But if we follow the chronostratigraphy of that region, Göbekli Tepe would, if it is really 12,000 years old, be covered with just about 7 to 8 inches of soil. The site would still be in plain sight, possibly covered with some vegetation.

Fig 5: Why is this ancient arena in Arles at the same level as the rest of the city? Why didn’t its immense weight push the colossal structure many feet beneath the contemporary ground level? Because it is “only” 2,000 years old, and the difference in level is only 1 to 2 inches.

How Deep Did They Have to Dig for Göbekli Tepe?

That’s probably the first question no one ever asked before. As a general rule counts: the deeper something lies, the older it is. The depth on which a site can be found depends on the rate of which the ground layers are built up over time.

If the depth on which a site has to dug up is about 15 feet below the current ground level, and none of the Roman temples had ever to be dug up, how old could it really be?

If this first simple question still don’t raise your eyebrows, you might need a serious paradigm shift.

Chronostratigraphy gives some of the first indications of its true age.

What is Chronostratigraphy?

Chronostratigraphy is the study of the age of ground layers. It attempts to label an age to a certain ground layer. The rate in which ground layers build up varies somewhat, depending of the region.

The common rate in which ground layers build up in a typical region like Southeast Turkey, where Göbekli Tepe is situated, is around 4 to 5 feet of dense soil per 100,000 years. Because Göbekli Tepe was covered with a layer of soil of between 10 to 15 feet it gives an indication of its true age, which is average around 220,000 years.

Are there other indicators that point to a similar age? Yes, there are. The orientations reveal a more differentiated and accurate age pattern.


Fig 6: This chronostratigraphy graph shows the rate in which soil layers build up in Southeast Europe (Italy) over a long period of time. It takes about 100,000 years to build up 4 to 5 feet (1.2 to 1.5 m) of dense compressed soil.

First Rough Indications of Göbekli Tepe’s True Age

The original ground level of Göbekli Tepe varies between 10 to 15 feet beneath the current ground level. All this sand, rocks, and soil that the archaeologists had to dig away came there in a natural way. That takes an enormous amount of time, between 200,000 to 375,000 years, depending to which part of the construction you’re looking at.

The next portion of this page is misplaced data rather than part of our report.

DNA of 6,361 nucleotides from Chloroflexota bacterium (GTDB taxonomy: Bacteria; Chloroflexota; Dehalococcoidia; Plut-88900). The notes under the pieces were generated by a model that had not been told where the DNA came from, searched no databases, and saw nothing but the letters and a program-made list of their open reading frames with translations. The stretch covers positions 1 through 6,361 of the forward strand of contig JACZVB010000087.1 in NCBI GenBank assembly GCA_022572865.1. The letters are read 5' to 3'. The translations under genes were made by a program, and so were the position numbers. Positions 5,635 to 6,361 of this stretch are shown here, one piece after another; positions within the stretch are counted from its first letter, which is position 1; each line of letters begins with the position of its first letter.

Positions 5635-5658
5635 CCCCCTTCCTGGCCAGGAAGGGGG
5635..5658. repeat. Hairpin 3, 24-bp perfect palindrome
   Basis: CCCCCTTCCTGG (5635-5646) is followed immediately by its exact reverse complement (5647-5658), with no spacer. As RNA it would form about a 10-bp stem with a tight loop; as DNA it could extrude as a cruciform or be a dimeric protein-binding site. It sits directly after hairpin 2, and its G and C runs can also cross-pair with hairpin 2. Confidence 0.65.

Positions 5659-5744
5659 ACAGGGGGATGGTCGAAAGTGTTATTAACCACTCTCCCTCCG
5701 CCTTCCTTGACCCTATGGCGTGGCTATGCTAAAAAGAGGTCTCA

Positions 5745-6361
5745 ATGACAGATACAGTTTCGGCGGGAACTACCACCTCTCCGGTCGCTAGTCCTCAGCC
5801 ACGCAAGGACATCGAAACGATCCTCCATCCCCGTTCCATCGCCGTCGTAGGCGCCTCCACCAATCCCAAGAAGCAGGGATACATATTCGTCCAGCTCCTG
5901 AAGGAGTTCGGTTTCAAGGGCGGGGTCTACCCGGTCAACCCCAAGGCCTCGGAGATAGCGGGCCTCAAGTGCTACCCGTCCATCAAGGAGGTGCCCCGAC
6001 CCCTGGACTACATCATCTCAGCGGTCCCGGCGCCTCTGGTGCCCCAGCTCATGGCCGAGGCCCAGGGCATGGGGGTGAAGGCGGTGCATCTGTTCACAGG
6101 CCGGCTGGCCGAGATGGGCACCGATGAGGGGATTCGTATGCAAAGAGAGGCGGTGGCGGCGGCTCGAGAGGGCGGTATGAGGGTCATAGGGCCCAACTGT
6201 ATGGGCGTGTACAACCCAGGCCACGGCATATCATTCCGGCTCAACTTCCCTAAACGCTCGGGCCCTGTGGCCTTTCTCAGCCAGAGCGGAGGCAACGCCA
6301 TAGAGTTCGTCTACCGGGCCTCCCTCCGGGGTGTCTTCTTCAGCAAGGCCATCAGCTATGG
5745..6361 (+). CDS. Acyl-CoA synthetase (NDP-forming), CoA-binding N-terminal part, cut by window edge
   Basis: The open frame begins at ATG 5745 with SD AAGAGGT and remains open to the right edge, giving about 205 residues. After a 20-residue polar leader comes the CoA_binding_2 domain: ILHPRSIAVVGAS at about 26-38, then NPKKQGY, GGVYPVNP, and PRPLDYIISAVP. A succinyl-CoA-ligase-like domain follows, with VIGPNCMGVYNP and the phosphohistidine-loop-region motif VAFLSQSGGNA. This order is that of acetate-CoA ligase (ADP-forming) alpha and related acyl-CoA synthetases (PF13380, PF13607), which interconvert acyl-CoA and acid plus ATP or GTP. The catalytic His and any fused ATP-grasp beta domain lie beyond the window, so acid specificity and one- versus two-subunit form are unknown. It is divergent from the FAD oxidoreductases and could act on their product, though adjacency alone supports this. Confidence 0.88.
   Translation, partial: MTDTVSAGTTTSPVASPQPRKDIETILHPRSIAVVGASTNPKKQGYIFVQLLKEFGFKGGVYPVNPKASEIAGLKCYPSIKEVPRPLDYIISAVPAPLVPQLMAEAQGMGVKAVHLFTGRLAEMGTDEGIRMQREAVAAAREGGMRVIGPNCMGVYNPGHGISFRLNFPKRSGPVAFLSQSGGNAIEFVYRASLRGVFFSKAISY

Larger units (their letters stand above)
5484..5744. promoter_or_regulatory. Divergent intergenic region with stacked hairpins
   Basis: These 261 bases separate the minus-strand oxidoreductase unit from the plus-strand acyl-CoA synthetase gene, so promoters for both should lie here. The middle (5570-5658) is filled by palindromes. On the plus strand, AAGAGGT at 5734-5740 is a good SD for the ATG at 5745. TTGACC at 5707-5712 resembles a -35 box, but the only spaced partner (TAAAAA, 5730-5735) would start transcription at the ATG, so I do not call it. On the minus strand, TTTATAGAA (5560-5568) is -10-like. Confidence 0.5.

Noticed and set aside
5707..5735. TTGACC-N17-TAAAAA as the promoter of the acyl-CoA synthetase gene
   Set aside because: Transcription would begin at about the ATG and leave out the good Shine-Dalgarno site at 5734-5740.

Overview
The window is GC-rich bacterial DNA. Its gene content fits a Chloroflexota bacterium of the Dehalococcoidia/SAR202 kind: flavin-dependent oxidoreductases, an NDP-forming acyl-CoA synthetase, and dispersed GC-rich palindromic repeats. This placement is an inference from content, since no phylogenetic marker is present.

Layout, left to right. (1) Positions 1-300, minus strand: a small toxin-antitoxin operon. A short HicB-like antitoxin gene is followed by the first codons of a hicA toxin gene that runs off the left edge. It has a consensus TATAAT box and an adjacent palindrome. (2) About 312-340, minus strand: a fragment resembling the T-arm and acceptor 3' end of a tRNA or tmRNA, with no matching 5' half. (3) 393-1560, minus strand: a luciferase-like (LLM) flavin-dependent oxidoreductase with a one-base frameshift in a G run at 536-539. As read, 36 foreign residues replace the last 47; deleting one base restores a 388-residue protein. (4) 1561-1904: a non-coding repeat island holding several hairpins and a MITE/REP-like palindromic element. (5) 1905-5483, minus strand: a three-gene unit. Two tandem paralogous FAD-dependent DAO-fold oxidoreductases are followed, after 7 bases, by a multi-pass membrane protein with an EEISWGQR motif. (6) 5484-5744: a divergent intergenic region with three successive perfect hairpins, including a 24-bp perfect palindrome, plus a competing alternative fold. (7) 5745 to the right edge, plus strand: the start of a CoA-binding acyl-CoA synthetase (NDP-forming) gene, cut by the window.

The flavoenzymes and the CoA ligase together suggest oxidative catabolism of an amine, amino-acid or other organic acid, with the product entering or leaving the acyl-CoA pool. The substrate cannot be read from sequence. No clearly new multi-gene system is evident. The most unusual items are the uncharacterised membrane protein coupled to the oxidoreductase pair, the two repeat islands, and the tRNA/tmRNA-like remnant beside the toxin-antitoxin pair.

It is said by archaeologists that Göbekli Tepe is some 12,000 years old, but there’s in fact not a single fact that will support this claim, other than associative and assumptive evidence gathered at the local scene.

Göbekli Tepe was also never covered with a kind of roof. That’s an unavoidable belief because the site is hundreds of thousands of years old. The alleged roof which is believed to have collapsed is made up by archaeologists because that much soil cannot build up in just 12,000 years. The surrounding area is also at a similar higher level, hence debunking the belief that Göbekli Tepe had a roof. Otherwise the rest of Turkey had a roof as well! And it all collapsed!

Göbekli Tepe was a calender which served to measure the time of the year. It was an open air construction to measure the seasons, and every construction was once oriented to another geographic pole. The proof is in the numbers.

Fig 7: There are still people who believe that the Mayan culture was not more than 2,500 years old. But the stratigraphy records show that the guy standing at the bottom of the Mayan ruin looks at records of 650,000 years old. A conditioned mind is unable to grasp a single bit of it.

A False Narrative

Each separate construction of Göbekli Tepe belongs to a different time frame, which I will show you further on. These time frames are many tens of thousands of years apart.

Archaeologists want you to believe it was all built in the same period. It’s all wrong, and part of the big bamboozle. The people who run these sciences want you to believe there’s no sophisticated high rise culture beyond some 12,000 years ago.

Once you understand how the science community really works, you’ll understand how important these dogmas are. It imprisons you into the false narrative of natural evolution from primitive to sophisticated, while in fact we are descendants from high developed cultures that spanned the entire planet.

But these ancient species became subjected to genetic manipulations, to enslave them in a corrupt system where the few rule over the masses. That is where we are now today and we are starting to awaken very slowly. Science will try to prevent this at any cost, hence the big bamboozle around ancient history.

We were once a free species, free from genetic modifications, free to roam the Earth.

Göbekli Tepe’s Original Ground Level